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Journeys : Dec2011 Jan2012
HOWRAHNOTGNINROMHOBARTKRAPYNSOR FROM TASMAN HWY boards; some have prices on their price boards that are out of date; and many others don’t have price boards at all. Currently only NSW and Wester n Australia have any legislative regulations regarding fuel price boards. Even in those two states, the regulations are not particularly comprehensive and in the view of Australia’s motoring clubs, do not sufficiently ser ve the interest of consumers. The R ACT and our sister clubs interstate have agreed that we will push to see regulation imposed at a Commonwealth level in order to set uniform standards across all states and territories, consistent with the Federal Trade Practices regulatory regime. In particular, the motoring clubs believe that the Trade Practices (Industry Codes - Oil Industry Code) Regulation 2006 (part of the Federal Trade Practices Act 1974) should be the avenue for federal inter vention. “The Code should make price boards compulsor y across Australia, but there should also be flexibility to take into account a lead-in time for implementation, and prov isions for small, rural retailers,” says the R ACT’s Vince Taskunas. “In recognition of the fact that some outlets may have recently invested significant funds on price boards that do not meet the requirements we’d like to see introduced, the RACT supports a five year phase-in period for the regulatory changes. “Under terms determined within the regulations, retailers in smaller rural locations or those who demonstrably sell very limited amounts of fuel would be exempt from this regulation,” Mr Taskunas says. When is a rule not a rule? The Southern Regional Advisor y Committee has discussed what committee members termed ‘unofficial, local road rules’ in places where sometimes the official road rules give way to local customs of road use. An example is the McDonalds roundabout at K ingston, where the road width allows for division into two lanes (one heading left and one straight ahead) even though it is marked as only one lane. As committee members agreed, these ‘unofficial road r ules’ might be convenient to drivers who know the area well and drive there often, but can be a trap for visitors. Concer n was also raised about the state of the Tasman Highway, particularly between Murdunna and Taranna. A wet winter has affected the pavement and the committee heard that repairs need to be done. The committee expressed continuing frustration about the Mornington Roundabout on Hobart’s Eastern Shore (right). This long-running issue has prompted consideration of new initiatives by the Committee to encourage DIER to under take remedial work. Following constant complaints from the public, committee members have described the busy roundabout as dysfunctional. The latest meeting heard that some motorists have even changed their travel patter ns to avoid it! Fuel price boards What the RACT wants • Fuel price boards should be compulsory at all automotive fuel retailers • Fuel retailers should display the prices of all automotive fuels being sold at that site, and if a particular fuel is out of stock then that fuel price should not be displayed • Retailers should display the exact and current prices of all automotive fuels sold at that site and these prices should not be inclusive of any ‘shopper-docket’ or similar over the counter discount offers which may be redeemable by individual customers at the time of purchase • Pr ice boards should display fuels in an agreed order follow ing consultation with representatives of the fuel retailers and all such fuels should be named in a standard manner to allow motorists to clearly understand and compare prices based on comparable fuel types • Price boards should be clearly visible at all times the fuel retailer is open for business. This would entail that fuel price boards not be obstructed in any way, would display the pr ices with digits at least 50 centimetres in height and a minimum of two metres off the ground, so that they are visible at 200 metres distance for someone with 20/20 vision, and have lighting to illuminate prices when the outlet is open at night (as a rule of thumb, they should be lit when streetlights are on) Fuel is one of the main components of motoring costs. Yet when the petrol gauge on your car dips, how do you know how much you will pay when you pull in to a service station? The R ACT has long been critical of the lack of pricing information available to motor ists. Some Tasmanian service stations give a clear indication of prices on their price In our community December 2011 / January 2012 9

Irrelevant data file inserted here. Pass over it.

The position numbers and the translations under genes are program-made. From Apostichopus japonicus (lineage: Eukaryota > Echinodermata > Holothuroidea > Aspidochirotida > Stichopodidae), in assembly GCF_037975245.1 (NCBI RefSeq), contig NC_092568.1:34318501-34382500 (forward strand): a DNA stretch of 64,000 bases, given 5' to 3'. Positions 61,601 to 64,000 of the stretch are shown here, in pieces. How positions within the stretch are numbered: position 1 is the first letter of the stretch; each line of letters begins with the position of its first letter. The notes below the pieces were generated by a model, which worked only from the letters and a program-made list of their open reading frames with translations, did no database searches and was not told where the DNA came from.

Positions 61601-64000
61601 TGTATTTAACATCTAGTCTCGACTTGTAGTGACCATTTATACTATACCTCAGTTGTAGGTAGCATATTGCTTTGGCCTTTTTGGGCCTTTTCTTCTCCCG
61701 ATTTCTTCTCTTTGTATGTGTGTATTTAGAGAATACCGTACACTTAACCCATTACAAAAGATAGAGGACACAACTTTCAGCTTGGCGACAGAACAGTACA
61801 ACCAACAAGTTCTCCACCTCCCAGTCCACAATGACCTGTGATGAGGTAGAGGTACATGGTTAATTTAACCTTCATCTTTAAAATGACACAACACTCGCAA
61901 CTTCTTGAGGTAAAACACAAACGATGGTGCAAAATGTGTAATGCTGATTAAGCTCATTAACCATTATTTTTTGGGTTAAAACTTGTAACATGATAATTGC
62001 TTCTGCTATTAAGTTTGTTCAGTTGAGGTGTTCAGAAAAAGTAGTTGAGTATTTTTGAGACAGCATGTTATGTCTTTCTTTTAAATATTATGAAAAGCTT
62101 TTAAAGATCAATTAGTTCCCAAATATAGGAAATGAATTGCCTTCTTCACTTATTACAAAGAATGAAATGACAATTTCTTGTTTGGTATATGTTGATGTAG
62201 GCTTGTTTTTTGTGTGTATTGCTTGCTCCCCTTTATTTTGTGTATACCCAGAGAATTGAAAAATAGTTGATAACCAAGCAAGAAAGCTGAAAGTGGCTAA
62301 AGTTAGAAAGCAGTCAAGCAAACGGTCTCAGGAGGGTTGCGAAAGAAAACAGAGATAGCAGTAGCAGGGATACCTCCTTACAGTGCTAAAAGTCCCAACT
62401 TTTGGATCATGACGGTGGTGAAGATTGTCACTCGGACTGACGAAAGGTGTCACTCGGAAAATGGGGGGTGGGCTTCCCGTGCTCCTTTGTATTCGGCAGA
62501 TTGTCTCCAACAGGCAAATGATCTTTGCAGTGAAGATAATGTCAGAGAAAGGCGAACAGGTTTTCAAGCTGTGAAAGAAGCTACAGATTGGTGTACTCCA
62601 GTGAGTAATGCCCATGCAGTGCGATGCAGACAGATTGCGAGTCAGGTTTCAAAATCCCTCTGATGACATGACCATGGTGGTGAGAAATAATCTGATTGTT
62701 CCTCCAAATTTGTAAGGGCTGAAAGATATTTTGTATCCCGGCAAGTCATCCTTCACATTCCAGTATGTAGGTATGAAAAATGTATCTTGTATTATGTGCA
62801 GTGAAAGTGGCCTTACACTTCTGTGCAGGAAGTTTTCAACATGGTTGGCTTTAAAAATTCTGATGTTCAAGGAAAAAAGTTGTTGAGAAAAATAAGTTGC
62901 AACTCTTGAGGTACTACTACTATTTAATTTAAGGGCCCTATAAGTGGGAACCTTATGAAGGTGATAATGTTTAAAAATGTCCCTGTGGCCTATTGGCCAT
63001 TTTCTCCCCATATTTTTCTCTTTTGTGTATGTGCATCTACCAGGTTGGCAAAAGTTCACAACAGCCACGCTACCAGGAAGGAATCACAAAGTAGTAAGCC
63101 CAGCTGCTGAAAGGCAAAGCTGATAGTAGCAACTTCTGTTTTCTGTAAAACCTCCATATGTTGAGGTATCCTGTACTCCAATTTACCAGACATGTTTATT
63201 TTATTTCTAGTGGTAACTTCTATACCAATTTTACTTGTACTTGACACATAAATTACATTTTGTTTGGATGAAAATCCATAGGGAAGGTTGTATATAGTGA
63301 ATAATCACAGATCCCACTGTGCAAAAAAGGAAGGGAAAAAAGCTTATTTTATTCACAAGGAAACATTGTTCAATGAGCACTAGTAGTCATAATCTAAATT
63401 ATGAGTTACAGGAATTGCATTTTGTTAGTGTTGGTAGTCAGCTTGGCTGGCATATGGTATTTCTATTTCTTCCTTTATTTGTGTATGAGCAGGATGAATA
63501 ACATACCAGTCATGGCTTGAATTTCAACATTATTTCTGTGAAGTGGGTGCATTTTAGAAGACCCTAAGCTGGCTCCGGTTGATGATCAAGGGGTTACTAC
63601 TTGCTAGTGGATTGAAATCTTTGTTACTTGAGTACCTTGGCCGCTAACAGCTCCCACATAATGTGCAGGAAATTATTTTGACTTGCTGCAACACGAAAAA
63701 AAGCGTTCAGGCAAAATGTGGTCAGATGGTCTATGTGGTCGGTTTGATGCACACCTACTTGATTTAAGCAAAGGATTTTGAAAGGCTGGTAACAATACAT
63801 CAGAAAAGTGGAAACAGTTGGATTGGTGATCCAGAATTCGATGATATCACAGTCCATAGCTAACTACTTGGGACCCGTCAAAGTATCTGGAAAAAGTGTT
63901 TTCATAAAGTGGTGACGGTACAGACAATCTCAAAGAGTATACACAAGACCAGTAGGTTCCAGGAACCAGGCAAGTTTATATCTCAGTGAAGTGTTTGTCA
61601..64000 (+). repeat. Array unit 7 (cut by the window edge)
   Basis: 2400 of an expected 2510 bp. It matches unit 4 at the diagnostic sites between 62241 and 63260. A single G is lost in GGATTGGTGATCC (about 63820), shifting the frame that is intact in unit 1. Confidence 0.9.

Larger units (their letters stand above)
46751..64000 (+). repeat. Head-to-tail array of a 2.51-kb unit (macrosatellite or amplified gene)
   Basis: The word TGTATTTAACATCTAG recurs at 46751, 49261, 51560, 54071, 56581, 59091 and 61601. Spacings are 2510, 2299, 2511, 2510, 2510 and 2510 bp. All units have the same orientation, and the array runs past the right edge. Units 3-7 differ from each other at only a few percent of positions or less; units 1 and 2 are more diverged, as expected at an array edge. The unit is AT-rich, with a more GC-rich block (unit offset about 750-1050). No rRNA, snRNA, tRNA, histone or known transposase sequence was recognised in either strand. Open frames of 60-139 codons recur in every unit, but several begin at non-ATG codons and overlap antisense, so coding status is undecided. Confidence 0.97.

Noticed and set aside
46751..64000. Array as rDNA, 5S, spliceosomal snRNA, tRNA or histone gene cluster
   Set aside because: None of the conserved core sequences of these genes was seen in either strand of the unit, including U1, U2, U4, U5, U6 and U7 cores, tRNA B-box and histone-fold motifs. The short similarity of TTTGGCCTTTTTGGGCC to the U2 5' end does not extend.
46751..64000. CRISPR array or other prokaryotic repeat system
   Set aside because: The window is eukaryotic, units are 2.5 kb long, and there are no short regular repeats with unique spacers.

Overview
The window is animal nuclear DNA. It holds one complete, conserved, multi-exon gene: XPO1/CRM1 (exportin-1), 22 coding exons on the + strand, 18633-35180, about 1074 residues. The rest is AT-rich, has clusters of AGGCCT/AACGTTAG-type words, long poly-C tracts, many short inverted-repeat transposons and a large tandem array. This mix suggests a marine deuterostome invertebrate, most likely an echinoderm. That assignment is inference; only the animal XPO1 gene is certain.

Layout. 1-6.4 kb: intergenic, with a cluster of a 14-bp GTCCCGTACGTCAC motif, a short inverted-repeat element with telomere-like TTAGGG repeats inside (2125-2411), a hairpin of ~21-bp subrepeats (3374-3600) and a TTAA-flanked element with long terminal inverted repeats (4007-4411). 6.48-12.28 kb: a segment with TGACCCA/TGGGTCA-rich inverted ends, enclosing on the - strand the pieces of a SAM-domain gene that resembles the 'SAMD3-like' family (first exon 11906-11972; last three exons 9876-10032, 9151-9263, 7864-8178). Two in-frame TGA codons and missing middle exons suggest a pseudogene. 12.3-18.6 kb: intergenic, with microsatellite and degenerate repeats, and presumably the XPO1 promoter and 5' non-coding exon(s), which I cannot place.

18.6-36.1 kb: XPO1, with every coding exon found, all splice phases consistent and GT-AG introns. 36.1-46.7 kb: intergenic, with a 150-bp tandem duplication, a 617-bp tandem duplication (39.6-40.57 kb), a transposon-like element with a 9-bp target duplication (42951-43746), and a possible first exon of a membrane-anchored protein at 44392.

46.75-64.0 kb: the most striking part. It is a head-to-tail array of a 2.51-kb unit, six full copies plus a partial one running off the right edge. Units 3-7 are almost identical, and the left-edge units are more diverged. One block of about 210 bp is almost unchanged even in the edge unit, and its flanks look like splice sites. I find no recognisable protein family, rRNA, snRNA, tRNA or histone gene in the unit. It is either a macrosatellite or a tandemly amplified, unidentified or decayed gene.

Oct Nov 2011
Feb March 2012